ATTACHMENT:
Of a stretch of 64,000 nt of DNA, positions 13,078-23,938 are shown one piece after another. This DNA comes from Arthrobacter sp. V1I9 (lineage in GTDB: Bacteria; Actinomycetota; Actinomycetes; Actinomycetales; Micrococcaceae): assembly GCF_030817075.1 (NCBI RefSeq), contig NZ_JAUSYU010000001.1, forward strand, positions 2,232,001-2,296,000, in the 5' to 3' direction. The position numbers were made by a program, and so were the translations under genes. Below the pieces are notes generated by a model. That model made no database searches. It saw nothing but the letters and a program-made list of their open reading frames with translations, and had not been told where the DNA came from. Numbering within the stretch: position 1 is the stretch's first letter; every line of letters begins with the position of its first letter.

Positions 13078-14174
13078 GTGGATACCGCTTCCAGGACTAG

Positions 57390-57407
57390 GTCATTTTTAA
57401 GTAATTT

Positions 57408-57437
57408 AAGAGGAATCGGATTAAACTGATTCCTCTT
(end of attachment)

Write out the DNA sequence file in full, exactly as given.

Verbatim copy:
Of a stretch of 64,000 nt of DNA, positions 13,078-23,938 are shown one piece after another. This DNA comes from Arthrobacter sp. V1I9 (lineage in GTDB: Bacteria; Actinomycetota; Actinomycetes; Actinomycetales; Micrococcaceae): assembly GCF_030817075.1 (NCBI RefSeq), contig NZ_JAUSYU010000001.1, forward strand, positions 2,232,001-2,296,000, in the 5' to 3' direction. The position numbers were made by a program, and so were the translations under genes. Below the pieces are notes generated by a model. That model made no database searches. It saw nothing but the letters and a program-made list of their open reading frames with translations, and had not been told where the DNA came from. Numbering within the stretch: position 1 is the stretch's first letter; every line of letters begins with the position of its first letter.

Positions 13078-14174
13078 GTGGATACCGCTTCCAGGACTAG

Positions 57390-57407
57390 GTCATTTTTAA
57401 GTAATTT

Positions 57408-57437
57408 AAGAGGAATCGGATTAAACTGATTCCTCTT